Advice for Dancers: The Need for Speed

March 31, 2013

Plus tips on finding balance in relationships outside of dance and solving mysterious body aches


Send your questions to:

Dr. Linda Hamilton

2000 Broadway PH2C

New York, NY 10023

e-mail: [email protected]


Help! I’m rehearsing a Balanchine ballet and I feel like a slug. The steps are so much faster than the rep I usually dance—it’s almost impossible to stay on the music. What can I do? —Slowpoke, NYC


You’re not alone. Today’s classical ballet dancers are stretching themselves in ways never seen before due to an influx of contemporary choreography, as well as opportunities to perform work by everyone from Graham to Balanchine. Unfortunately, company classes rarely prepare you to move in all of these styles. When I danced under Balanchine at New York City Ballet, I had the benefit of taking Mr. B’s class and rehearsing under his watchful eye. To get your own dancing up to speed, I suggest taking weekly classes that emphasize Balanchine style. It would also help for you to create a visual image of the ballet in your mind. Check out a video of the ballet performed under Balanchine’s tutelage. (You can find several at the New York Public Library for the Performing Arts.) The final piece of the puzzle is to practice! Just as you cannot learn French without conversing, you need muscle memory to perform Balanchine with the agility, quick transitions, athleticism, musicality, and sharp attack that characterize his work. Lastly, stretch out your calves after rehearsals to avoid any strain from Balanchine’s emphasis on moving through demi-pointe before putting the heels down.



After years of playing it safe, I finally got up the courage to move to New York City and pursue my dream of performing in musical theater. I love my new dance classes and getting in shape to audition. The problem is I only have one close friend here, and she’s mad because I’ve been too busy to respond to all of her silly text messages. Even though I’m happy about my dancing, I’m upset about my friendship. How can I ignore her mood and stay positive? —Kate, NYC


Welcome to life’s ups and downs. You’re actually coping extremely well by enjoying the positive rewards of dancing, while going through a difficult period with your friend. However, pretending that everything is fine isn’t good for your mental health because the negative feelings will still be there. Research shows that even the happiest couples (both platonic and romantic) have conflict. It’s how they go about resolving their arguments that creates long-term satisfaction. For example, instead of withdrawing or throwing nasty zingers, they speak their minds and take responsibility for any missteps. Why not tell your friend that you don’t have time to always text back, but you still appreciate the friendship? While you obviously love dancing, nurturing relationships are a key component of a truly satisfying life. You can’t live on dance alone.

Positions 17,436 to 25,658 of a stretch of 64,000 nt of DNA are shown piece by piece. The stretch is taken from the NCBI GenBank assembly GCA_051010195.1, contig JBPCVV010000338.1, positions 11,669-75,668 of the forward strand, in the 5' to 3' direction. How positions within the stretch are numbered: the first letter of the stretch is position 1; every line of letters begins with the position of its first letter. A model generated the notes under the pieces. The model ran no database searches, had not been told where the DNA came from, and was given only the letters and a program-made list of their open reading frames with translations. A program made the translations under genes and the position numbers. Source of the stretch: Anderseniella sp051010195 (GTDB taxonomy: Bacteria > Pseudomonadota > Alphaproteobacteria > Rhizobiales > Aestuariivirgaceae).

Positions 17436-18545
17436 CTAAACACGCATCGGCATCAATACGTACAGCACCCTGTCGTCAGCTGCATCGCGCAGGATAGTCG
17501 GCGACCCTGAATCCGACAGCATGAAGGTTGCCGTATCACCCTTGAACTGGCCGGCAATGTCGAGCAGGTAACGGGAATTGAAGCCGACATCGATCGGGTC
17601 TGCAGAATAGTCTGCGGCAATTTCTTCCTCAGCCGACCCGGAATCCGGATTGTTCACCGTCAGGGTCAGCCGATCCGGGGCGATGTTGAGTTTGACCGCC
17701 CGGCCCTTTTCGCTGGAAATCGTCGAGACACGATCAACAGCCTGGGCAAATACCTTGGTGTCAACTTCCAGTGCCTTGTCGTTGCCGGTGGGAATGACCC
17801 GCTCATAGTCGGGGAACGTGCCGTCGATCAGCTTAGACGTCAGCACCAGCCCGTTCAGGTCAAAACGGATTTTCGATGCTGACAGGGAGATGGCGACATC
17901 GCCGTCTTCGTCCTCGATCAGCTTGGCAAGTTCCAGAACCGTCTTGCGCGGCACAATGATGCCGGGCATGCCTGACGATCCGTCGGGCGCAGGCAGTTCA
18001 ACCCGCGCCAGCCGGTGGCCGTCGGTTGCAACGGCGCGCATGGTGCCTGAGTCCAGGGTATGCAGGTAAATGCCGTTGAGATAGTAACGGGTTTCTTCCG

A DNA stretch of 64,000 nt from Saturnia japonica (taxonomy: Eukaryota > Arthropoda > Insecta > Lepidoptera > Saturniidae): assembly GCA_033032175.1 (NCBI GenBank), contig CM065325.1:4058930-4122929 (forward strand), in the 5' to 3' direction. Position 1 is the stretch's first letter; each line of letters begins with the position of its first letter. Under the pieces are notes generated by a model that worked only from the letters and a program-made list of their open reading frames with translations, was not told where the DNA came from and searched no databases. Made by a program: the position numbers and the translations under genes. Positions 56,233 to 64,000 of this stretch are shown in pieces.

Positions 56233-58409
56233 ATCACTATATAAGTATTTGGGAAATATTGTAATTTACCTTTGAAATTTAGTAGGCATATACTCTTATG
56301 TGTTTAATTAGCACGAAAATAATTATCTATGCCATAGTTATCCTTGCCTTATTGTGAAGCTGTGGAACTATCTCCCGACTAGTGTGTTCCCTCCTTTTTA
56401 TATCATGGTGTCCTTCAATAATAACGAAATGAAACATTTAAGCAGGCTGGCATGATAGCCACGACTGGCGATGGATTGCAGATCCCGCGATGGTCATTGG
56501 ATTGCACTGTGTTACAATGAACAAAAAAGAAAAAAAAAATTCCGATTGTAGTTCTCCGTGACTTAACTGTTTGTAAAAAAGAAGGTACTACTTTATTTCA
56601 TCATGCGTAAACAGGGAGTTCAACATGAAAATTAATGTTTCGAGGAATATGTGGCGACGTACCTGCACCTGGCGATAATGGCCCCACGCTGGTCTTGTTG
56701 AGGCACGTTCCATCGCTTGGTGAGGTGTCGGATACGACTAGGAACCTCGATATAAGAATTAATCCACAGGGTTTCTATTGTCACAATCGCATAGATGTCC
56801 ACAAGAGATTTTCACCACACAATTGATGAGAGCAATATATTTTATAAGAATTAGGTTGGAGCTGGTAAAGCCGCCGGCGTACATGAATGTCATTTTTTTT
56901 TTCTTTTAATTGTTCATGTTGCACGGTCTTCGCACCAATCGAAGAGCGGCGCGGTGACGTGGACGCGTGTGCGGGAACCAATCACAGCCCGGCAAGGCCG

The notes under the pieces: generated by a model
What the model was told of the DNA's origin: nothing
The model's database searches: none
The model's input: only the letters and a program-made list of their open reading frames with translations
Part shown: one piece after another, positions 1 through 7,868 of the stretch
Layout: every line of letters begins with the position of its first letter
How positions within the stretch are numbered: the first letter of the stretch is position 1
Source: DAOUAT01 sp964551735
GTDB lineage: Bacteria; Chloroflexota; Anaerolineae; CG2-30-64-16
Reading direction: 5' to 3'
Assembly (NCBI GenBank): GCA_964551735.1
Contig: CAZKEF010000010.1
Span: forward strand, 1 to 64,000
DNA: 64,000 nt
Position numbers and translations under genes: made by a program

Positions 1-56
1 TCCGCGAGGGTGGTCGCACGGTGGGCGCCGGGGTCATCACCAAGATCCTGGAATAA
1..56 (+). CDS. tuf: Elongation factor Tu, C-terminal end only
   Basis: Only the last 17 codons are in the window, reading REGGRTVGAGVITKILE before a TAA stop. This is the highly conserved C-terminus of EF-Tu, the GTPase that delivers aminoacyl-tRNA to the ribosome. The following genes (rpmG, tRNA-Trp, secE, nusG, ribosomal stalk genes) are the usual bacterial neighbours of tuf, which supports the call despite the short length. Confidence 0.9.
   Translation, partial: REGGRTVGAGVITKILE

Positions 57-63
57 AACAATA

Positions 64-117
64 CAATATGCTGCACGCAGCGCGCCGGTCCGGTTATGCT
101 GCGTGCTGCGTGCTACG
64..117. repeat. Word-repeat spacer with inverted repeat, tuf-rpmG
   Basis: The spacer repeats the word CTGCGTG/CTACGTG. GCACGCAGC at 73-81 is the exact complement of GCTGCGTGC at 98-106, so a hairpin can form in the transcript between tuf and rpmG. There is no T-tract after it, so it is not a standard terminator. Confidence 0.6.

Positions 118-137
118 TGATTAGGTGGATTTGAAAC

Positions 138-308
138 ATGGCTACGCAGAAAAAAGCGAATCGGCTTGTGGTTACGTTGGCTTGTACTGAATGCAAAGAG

My body aches all over. Ever since our show started touring, I can’t seem to get comfortable. It doesn’t make sense. I’m dancing the same routines and even manage to stay in shape on the road. I love the camaraderie of hanging out and having dinner after the last bow on tour. Now if I could get rid of the aches and pains… Do you have any idea why I’m hurting? —David,
Pittsburgh, PA


There’s no way even a medical doctor could give you a diagnosis without a full physical checkup. Make an appointment so you can rule out any underlying health problems, such as Lyme disease, which is known for causing achy joints. Touring also makes it harder to stay in tip-top shape since many dancers rely on workouts at the gym rather than taking technique classes at a local dance studio. However, what catches my attention in your case are those late-night dinners. Cutting back on even a couple of hours of sleep each night dramatically increases pain sensitivity. People who sleep 10 hours a night have a greater tolerance for pain than if they took 60 mg of the painkiller codeine. To find out if being short on sleep is the culprit, try the 10-hour sleep test and see how your body feels. Of course, that’s easier said than done when you’re revved up after a show. To help you fall asleep (and stay asleep), avoid drinking too much alcohol and stay away from caffeine in the evening. If you smoke, this might be a good time to consider quitting, since nicotine can also cause poor sleep. Lastly, shut off your laptop. The light from a computer fools your body into thinking it’s morning.



Linda Hamilton, Ph.D., is a psychologist in private practice, the author of
Advice for Dancers (Jossey-Bass), and co-author of The Dancer’s Way: the New York City Ballet Guide to Mind, Body, and Nutrition (St. Martin’s Griffin). Her website is